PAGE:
Ayckbourn in the U.S.A.

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August 10, 2011 by jamesessj

Of all the playwrights I’ve discovered, or read much more of, during my nearly-six-month-long immersion in theatricality, Alan Ayckbourn certainly stands out.  I haven’t heard, or read, of him being called “the British Neil Simon” (or, for that matter, of Simon being called “the American Alan Ayckbourn,” though in fairness Simon’s career began first), but that is about as apt a brief description as I can think of for his oeuvre* — in his forty-plus-year career, he’s written something like 70 plays (no one seems to agree on the precise number), and yet I’d never heard of him prior to a few years ago, when I came across The Norman Conquests, a trilogy of plays he wrote in the early 70’s and that may still be his best-known works in the United States.  Most of his plays feature British suburbanites dealing with the vagaries of suburban (or, hell, human) life, and are filled with wit, irony, and a terrific ability to juxtapose the sublime, the ridiculous, and the tragic.

One of Ayckbourn’s main claims to fame — and the reason many high-minded critics unfairly dismiss him — is his unending experimentation with theatrical form, from setting to character to time.  One of his first big successes, How The Other Half Loves, features a single set that serves as two separate living rooms, with action simultaneously occurring in both, neither set of characters aware of the others, but moving in the same space.  The Norman Conquests are three separate plays featuring the same set of characters and occurring over a single weekend; they can be seen and enjoyed separately, but together form a chronicle of one man’s roller-coaster relationships with three semi-related women.  House and Garden are two plays featuring the same set of characters, but are meant to be played simultaneously in two separate venues — in other words, one set of actors juggling back-and-forth from one venue’s stage to the other.  Communicating Doors and Time of My Life do interesting things with the concept of time, Doors featuring time-traveling from 2014 to 1994 to 1974 and Time of My Life featuring a couple’s birthday dinner at a restaurant counterpoised with action moving both backward and forward in time, showing both how we got here and where we go from here.  Perhaps my favorite of Ayckbourn’s plays, Things We Do For Love, features a set that contains the ceiling of the first floor of an apartment building, the entire apartment above it, and the floor of the apartment above that.  My other favorite, Henceforward…, has two actresses playing a human and a robot in the first act, and then in the second, ingeniously, switching to play a robot and a human, respectively.  What may be Ayckbourn’s most infamous experiment is Sisterly Feelings, which has, literally, four versions, the one version of which the audience will see being entirely determined by a character’s coin flip.  (I’m sure the answer to this must be Yes, but I wonder if the audience was informed — aside from extra-show publicity — that this coin flip was quite real, and quite determinative.  I mean, if i saw a character flip a coin in a play, I would simply assume it was part of the story, its outcome predetermined.)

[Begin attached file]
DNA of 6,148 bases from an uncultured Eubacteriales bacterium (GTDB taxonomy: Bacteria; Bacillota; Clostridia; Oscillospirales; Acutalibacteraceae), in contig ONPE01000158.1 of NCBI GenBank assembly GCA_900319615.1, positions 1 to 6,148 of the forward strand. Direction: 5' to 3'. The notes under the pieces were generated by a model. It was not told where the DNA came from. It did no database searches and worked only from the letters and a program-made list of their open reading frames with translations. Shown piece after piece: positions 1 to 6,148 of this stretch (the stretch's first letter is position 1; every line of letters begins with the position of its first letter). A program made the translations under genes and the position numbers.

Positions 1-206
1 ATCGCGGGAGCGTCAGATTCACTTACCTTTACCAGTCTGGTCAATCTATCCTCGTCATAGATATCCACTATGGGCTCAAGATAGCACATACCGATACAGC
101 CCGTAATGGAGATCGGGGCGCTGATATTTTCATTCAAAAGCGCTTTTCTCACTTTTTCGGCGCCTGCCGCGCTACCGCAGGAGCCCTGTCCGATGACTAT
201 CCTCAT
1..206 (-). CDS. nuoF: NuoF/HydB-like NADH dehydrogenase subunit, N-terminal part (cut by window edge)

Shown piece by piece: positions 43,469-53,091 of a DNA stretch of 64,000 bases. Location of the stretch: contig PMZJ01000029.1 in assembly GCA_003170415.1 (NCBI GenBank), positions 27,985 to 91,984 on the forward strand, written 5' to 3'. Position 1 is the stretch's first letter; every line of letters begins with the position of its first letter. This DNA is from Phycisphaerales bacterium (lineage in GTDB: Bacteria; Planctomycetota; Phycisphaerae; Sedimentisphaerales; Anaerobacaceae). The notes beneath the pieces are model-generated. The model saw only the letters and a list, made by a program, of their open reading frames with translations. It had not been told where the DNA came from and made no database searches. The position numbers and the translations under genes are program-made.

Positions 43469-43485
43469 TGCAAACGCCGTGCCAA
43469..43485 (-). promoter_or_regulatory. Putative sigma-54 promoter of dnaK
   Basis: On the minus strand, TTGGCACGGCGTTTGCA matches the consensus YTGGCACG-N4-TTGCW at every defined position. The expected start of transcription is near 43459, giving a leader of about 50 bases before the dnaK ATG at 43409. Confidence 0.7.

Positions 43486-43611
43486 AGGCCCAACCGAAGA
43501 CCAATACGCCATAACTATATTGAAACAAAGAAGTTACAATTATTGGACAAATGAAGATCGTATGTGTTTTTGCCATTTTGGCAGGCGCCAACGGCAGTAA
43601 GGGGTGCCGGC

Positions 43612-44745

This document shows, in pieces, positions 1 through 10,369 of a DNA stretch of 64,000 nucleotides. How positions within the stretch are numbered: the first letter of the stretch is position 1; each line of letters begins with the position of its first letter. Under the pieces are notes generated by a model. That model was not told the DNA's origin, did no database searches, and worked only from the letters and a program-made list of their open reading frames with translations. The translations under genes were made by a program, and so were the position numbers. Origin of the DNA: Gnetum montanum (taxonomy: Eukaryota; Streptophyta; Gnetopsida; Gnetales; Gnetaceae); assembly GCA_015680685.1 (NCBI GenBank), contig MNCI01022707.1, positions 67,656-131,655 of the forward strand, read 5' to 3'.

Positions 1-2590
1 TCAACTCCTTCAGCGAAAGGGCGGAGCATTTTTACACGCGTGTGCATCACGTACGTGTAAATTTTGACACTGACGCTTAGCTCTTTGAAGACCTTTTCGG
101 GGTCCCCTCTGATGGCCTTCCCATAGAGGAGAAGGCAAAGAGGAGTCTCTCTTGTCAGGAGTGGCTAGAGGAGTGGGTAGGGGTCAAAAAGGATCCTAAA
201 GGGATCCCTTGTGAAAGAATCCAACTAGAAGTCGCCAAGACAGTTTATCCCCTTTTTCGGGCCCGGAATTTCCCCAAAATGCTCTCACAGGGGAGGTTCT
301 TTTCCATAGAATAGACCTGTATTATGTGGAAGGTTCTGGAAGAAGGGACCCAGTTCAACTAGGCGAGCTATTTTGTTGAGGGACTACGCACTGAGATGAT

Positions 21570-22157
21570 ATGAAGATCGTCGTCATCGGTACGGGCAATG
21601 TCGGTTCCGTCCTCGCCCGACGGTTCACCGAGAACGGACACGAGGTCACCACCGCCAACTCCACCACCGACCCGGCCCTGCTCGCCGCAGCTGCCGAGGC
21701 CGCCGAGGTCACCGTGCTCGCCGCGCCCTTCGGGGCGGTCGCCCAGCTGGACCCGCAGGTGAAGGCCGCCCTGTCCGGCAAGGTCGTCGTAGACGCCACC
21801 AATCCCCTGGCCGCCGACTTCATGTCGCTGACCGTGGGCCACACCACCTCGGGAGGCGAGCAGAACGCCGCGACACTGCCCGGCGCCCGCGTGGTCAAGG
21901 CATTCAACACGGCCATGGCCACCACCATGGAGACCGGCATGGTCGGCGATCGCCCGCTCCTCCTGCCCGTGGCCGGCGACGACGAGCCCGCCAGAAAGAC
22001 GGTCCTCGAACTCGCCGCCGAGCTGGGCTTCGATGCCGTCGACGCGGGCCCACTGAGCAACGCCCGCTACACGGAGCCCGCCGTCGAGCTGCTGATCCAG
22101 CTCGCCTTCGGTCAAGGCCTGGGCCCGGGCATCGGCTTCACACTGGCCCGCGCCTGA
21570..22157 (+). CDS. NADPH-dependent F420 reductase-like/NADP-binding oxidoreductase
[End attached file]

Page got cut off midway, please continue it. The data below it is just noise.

Ayckbourn’s brand of showmanship drives critics around the bend, but he always deploys it in service of his plot, his theme, his comedy.  You may debate his success in doing so — no playwright is perfect — but in general I find his flights of theatricality to be extremely effective and more than slightly imaginative.  I suppose anyone who’d written 70 plays would start to look around for new ways of doing things, but Ayckbourn has been pushing the boundaries from the very beginning, and is still doing so today.  Which is not to say he doesn’t have his lapses.  A play like Woman in Mind, while a worthy attempt to show a woman’s descent into madness, comes off as nothing that hasn’t been done better by, for one very famous example, Tennessee Williams.  (But even in Woman in Mind, Ayckbourn’s creative juices are in full roil:  the conceit is that we, the audience, see only what the main character sees, including her hallucinations and other misperceptions of reality.)  And he does, at times, tread a path he’s trod before — Time of My Life incorporates some of the fiscal double-dealings that the earlier A Small Family Business handled so adroitly, and Just Between Ourselves anticipates Woman in Mind‘s woman-in-mental-decline, and his mid-70’s comedies Absurd Person Singular, Bedroom Farce, and Absent Friends (ironically available in a single volume called Three Plays) are so alike in style and substance that it’s hard to recall what happened in which play.

But as I say, in general Ayckbourn is a delight, not least because he shares — or at least his work shares — a tragic vision of the human condition.  People are people, and will always be people…this is the essence of comedy, the essence of drama.  We go to see ourselves reflected; to feel, for a moment, that at least we are not they; and then to remember that of course we are they, and they are we.  Ayckbourn understands this.  His plays are brilliantly crafted mirrors.

*A word I can never think of without hearing Professor Peter Schickele’s voice.


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August 2011
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